How long?Permanent freeze remains until removal requested by consumer. 



Florida

Statute or CitationFla. Stat. §501.005 and §501.0051
Who can requestAll consumers, including a representative of a person younger than 16 years of age at the time a security freeze request is made or a person represented by a guardian or other advocate.
FeesNo fees for identity theft victims and seniors 65 years and older. All others pay $10 to place the freeze, $10 to lift it temporarily, and $10 to remove it altogether. Seniors 65 and older must pay $10 for subsequent freezes and removals. 
How to place a freezeYou must request it in writing by certified mail to each of the three credit bureaus. A copy of your police report, investigative report or a complaint to a law enforcement agency concerning identity theft must be provided to show that you are a victim of identity theft. 
How long?Permanent freeze; remains until removal requested by consumer. 



Georgia

Statute or CitationGa. Code §10-1-913 et seq.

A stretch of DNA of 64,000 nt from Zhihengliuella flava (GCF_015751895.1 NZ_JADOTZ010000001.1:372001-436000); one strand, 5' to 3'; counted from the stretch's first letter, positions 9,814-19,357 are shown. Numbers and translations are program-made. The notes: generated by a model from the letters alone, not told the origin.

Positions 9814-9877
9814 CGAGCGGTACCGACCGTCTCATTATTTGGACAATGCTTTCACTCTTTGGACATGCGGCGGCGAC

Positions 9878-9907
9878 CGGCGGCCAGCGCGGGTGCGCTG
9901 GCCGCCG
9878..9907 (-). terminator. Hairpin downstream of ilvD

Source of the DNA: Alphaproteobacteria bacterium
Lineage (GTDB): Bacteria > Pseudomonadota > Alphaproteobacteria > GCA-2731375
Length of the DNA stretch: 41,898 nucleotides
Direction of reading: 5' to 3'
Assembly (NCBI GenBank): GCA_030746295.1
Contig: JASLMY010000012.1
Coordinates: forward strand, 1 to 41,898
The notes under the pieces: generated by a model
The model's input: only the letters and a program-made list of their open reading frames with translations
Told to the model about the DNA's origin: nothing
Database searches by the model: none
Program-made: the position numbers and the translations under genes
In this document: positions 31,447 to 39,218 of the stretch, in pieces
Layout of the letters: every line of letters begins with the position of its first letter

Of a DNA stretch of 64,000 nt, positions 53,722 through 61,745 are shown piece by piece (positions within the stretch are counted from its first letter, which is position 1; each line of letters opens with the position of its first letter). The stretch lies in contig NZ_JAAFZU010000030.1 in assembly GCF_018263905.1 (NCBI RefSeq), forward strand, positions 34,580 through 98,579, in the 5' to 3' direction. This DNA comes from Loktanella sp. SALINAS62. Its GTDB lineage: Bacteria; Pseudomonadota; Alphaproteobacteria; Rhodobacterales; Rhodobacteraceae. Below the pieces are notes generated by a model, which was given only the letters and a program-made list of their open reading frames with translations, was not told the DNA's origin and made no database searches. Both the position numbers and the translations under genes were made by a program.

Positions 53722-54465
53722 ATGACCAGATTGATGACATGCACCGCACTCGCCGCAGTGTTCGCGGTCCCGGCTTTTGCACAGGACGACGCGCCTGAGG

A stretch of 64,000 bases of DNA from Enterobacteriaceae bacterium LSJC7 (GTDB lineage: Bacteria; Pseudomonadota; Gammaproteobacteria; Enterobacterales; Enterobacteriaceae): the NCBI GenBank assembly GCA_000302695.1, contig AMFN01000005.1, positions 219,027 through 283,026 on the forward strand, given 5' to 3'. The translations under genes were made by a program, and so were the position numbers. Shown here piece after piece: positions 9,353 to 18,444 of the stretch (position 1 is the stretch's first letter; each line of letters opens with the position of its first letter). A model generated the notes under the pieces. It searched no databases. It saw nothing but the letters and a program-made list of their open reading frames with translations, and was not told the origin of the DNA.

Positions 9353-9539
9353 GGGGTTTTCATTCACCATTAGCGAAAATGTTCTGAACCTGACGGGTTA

Who can requestAll consumers, including a representative of an individual who is under the age of 16 years at the time a request is made or an individual for whom a guardian or conservator has been appointed.
FeesNo fees for identity theft victims and seniors 65 years and older. All others pay up to $3 to place the freeze, $3 to lift it temporarily, and $3 to remove it altogether.
How to place a freezeYou can request it in writing via certified mail or send a request via email or telephone.
How long?Permanent freeze; remains until removal requested by consumer. 



Hawaii

Statute or CitationHawaii Rev. Stat. §489P-1 et seq.
Who can requestAll consumers, including a representative of an individual who is under the age of 16 at the time a request or a person who is incapacitated or for whom a court or other authority has appointed a guardian or conservator.